Long Island (Fort Tidball) Alaska's Major Sites: Deer Point

Photo Scrapbook of Long Island Major Sites: Deer Point

(Fort Tidball 155mm Coastal Battery, Second Radar Site, Command Center)


This is a scrapbook of photos old and new that cover the major sites on Long Island from the machine shop eastward to Deer Point, including the command center.  For scrapbooks on the other major sites of interest on Long Island, Alaska, and for articles about many visits there, please see the links at the end of this article.  I have shot photos on Long Island since I was a teenager in the mid-1960s.  The photos were taken between the late 50s and the mid 00s, and except as noted are from my extensive collection of photos of the island.  Please email me (see end of article) with any comments, additions or corrections.

Timothy Smith, web author, spring 2006

The author and his daughter Kirstin pose on the remains of an Army truck with the collapsed machine shop/garage behind them in the summer of 1996.  To the right is the road which goes to Deer Point, and to the left, the road goes to Castle Bluff.

This map derived from Marianne Boko’s detailed wall map which hung in Camp Woody’s dining hall shows the major sites covered in this photo scrapbook. The names and designations are from a military map on the kadiak.org website.

Why the toxic waste clean-up?  Long Island was the site of a large toxic waste clean-up effort a few years ago.  This 1996 photo shows a power transformer on the ground near the machine shop/garage area. This and many other such transformers probably leaked their PCBs into the surrounding soil, giving ample reason for a clean-up.

Near the road that goes up to Deer Point, some razor wire slowly rusts in this 1996 photo.

Deer Point Ammunition Bunker:

The Deer Point ammunition bunker (in 1974)

The same bunker is now almost completely hidden by trees and undergrowth.  Bruce Adams explores the bunker in 1996.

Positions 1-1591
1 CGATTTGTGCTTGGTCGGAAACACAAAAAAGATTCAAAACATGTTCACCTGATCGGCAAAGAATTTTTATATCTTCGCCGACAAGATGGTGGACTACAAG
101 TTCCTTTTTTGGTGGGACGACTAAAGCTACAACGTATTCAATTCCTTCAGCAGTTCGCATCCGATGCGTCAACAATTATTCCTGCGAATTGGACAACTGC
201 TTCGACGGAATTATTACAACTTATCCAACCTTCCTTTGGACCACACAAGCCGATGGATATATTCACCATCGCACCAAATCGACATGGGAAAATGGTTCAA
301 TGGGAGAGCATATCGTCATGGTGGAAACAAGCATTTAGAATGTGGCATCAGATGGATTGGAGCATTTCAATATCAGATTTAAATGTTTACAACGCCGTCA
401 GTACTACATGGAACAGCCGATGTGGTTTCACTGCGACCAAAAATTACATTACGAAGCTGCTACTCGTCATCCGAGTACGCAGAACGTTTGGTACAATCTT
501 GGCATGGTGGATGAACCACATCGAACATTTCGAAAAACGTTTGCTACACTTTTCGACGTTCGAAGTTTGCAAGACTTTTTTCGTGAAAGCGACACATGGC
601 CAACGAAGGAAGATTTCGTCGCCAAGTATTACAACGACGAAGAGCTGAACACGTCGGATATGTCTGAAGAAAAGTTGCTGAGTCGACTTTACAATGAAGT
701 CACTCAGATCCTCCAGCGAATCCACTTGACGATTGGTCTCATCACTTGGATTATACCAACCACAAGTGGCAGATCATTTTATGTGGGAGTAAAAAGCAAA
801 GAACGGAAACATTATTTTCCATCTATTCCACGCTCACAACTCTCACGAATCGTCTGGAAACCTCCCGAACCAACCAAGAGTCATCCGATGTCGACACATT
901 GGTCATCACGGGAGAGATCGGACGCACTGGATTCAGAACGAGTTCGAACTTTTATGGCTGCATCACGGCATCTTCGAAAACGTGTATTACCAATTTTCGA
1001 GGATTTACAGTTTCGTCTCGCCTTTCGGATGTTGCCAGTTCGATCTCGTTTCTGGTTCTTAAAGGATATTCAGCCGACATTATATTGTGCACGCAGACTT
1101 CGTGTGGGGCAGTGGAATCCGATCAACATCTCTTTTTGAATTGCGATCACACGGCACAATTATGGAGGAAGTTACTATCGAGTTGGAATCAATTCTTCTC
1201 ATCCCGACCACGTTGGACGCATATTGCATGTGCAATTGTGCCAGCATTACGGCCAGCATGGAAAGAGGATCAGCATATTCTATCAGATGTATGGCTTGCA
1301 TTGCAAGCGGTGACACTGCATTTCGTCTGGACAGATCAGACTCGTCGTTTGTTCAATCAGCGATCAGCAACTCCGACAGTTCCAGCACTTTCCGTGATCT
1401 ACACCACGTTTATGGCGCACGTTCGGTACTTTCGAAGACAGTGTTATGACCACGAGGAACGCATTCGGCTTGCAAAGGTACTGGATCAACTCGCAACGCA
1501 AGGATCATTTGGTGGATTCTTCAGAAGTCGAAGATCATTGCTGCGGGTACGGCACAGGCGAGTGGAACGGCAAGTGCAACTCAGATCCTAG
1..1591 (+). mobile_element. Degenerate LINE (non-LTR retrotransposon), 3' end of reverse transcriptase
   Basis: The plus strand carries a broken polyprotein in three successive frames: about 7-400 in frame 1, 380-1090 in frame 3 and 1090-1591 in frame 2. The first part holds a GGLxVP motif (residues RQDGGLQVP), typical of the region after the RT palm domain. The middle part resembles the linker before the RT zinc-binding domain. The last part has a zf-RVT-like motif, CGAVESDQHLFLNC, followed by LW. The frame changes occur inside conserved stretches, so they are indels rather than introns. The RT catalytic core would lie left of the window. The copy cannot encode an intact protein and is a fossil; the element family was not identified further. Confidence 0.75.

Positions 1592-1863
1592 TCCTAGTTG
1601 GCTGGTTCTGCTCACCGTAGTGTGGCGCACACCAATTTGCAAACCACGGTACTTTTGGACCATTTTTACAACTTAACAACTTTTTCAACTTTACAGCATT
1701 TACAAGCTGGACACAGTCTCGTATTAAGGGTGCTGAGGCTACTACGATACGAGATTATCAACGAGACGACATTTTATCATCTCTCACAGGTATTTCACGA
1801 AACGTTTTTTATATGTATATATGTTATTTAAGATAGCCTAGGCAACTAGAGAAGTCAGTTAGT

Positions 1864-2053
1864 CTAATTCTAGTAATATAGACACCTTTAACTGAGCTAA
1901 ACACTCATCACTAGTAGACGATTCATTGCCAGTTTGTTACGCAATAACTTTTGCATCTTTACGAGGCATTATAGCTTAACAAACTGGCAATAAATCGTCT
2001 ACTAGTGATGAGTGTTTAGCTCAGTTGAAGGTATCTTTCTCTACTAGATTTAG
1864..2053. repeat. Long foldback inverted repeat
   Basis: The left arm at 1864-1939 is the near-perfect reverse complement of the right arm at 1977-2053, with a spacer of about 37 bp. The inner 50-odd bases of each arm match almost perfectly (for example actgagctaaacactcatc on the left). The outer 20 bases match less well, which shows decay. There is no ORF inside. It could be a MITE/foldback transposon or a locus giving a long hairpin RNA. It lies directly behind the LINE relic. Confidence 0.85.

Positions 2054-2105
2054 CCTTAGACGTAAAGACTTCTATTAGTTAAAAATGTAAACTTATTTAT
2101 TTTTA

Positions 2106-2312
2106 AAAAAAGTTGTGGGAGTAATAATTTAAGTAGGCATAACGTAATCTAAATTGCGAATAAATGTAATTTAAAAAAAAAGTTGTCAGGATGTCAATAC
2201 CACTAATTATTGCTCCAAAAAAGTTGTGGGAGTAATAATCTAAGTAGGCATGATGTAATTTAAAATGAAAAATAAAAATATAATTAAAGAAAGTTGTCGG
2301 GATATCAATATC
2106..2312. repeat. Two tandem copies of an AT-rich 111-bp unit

Two signs indicating the types of ammunition that were stored in the Deer Point bunker, as they looked in 1969.  The signs have since disappeared.

There is a beautiful lily pond just beside the Deer Point bunker.  Bruce Adams poses for me in 1996.

Deer Point Spotting and Plotting Bunker:

Behind the ammunition dump, and well-hidden from view, is what I call the “Command Center,” because of the documents found there, but is officially known as a “spotting and plotting bunker” per kadiak.org. The left photo shows the building as it looked in 1966, and the right photos shows it partially collapsed in 1996. All of the documents I found were in the collapsed portion.  Not much remains of this building now.

Here is a scan of one of the documents that I salvaged from the collapsing spotting and plotting bunker.

Another of the documents shows corrections for firing the guns on Castle Bluff or Deer Point, found in the “spotting and plotting” bunker.

A third sample of the documents found in the plotter and spotter bunker was mimeographed on legal-size paper and once was on a clipboard.

This mysterious half-buried building was located just up the hill from the spotting and plotting bunker.  I found the artillery plotters in the attic (see photo below). The left photo is in 1974, and the right is as it looks (totally collapsed) in 1996.  Whatever other secrets it might hold are gone now.

Mr. Law and Mr. Stevens (on either side of me) accept my gift of the World War II artillery plotters that I found in the attic of a building near the Deer Point radar station.  (2004 photo, in the Fort Abercrombie Military History Museum)